Evan Singer graduated from Gettysburg College in 2012 as a philosophy major and came to Project Gaia in June 2013, where we collaborated in writing a paper concerning climate change and cookstoves. Evan is now a community health volunteer in the Peace Corps, working with the Ministry of Health in Cameroon to reduce mortality in mothers, newborns, and children, focusing largely on malaria prevention, malnutrition, and the reduction of HIV/AIDS (with specific emphasis on mother/child transmission). He is located in the area surrounding the town of Nguelemendouka, located in the Eastern Province of Cameroon, which consists largely of dense tropical rainforest and is one of the least developed regions in the country.
Evan says that his “experience with Project Gaia has been invaluable in understanding the health concerns for mothers, children, and newborns in developing countries, especially concerning respiratory diseases that, after malaria and diarrhea, are the top killers of children under five in Cameroon.” Evan gained first-hand experience with these particular health concerns within his first two months in Cameroon, having spent hours every night in an enclosed kitchen with his eyes and lungs burning from the traditional three-stone cooking fire used by the vast majority of households in the region.
During his time in-country, Evan completed a three-month research project required of all volunteers, called a Community Needs Assessment, in which he conducted key informant interviews, surveys, daily activity logs, nutrition screenings, and archival research in local medical centers. He speaks French at work and in the community, but has also started studying the local dialect, Makaa, as well as Fulfulde, which is spoken in the Muslim quarter of town. Currently, he is focusing mainly on malnutrition, working largely on projects that involve a local hospital and two medical centers, to aleviate kwashiorkor, anemia, and vitamin A deficiencies, as well as others, in the local population. He meets regularly with a women’s group he organized to discuss nutrition, is supporting a giant campaign to distribute around 16 million mosquito nets, and is even in the process of starting the Eastern Provinces first mushroom spore production facility. His future projects are likely to include vaccination campaigns with the local Baka people and work with the more than 100,000 refugees in the region from the Central African Republic.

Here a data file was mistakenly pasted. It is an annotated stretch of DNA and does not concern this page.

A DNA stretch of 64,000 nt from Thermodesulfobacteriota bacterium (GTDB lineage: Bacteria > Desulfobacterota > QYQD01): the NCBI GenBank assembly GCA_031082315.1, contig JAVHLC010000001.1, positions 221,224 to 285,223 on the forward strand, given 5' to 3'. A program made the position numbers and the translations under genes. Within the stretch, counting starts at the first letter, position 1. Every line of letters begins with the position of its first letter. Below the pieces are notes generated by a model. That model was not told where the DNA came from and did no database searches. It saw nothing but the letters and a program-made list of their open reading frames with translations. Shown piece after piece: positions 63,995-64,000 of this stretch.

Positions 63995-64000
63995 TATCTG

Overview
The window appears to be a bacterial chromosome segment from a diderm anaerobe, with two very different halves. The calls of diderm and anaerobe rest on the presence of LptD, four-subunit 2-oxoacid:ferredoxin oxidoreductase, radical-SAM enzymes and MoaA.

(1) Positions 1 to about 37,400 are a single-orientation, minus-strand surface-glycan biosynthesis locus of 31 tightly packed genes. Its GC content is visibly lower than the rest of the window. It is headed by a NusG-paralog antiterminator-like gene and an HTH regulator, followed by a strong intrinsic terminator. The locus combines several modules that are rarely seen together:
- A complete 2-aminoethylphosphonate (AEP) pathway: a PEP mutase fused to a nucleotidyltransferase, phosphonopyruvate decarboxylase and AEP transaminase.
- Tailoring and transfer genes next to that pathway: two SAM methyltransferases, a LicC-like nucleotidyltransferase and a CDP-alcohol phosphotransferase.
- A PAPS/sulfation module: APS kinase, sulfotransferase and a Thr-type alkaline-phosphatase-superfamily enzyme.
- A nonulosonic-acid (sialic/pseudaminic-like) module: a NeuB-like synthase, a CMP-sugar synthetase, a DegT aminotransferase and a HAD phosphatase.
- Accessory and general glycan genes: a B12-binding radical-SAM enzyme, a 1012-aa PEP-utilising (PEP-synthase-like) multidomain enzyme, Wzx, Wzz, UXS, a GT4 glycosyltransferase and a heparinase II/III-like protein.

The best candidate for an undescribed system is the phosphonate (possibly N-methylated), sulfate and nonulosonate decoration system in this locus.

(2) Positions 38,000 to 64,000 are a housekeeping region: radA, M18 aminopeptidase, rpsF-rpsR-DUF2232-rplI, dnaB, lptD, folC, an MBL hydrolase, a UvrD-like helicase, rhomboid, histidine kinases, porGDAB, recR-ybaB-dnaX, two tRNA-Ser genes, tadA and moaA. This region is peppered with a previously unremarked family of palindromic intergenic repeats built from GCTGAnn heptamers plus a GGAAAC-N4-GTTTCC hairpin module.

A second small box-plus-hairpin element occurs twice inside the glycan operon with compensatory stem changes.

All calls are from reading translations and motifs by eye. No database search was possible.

Evan hopes to conduct a pilot study for Project Gaia in his region of Cameroon and believes that this alternative form of cooking would be extremely beneficial to his community. The only limitation would be first locating a reliable source of ethanol, but there may be the possibility to ship it in from other parts of the country like Bertoua, the capital city of the region. Evan continues to work to benefit the health of those in developing countries, making us proud to have him as part of the Project Gaia Team.
By Quinn Heist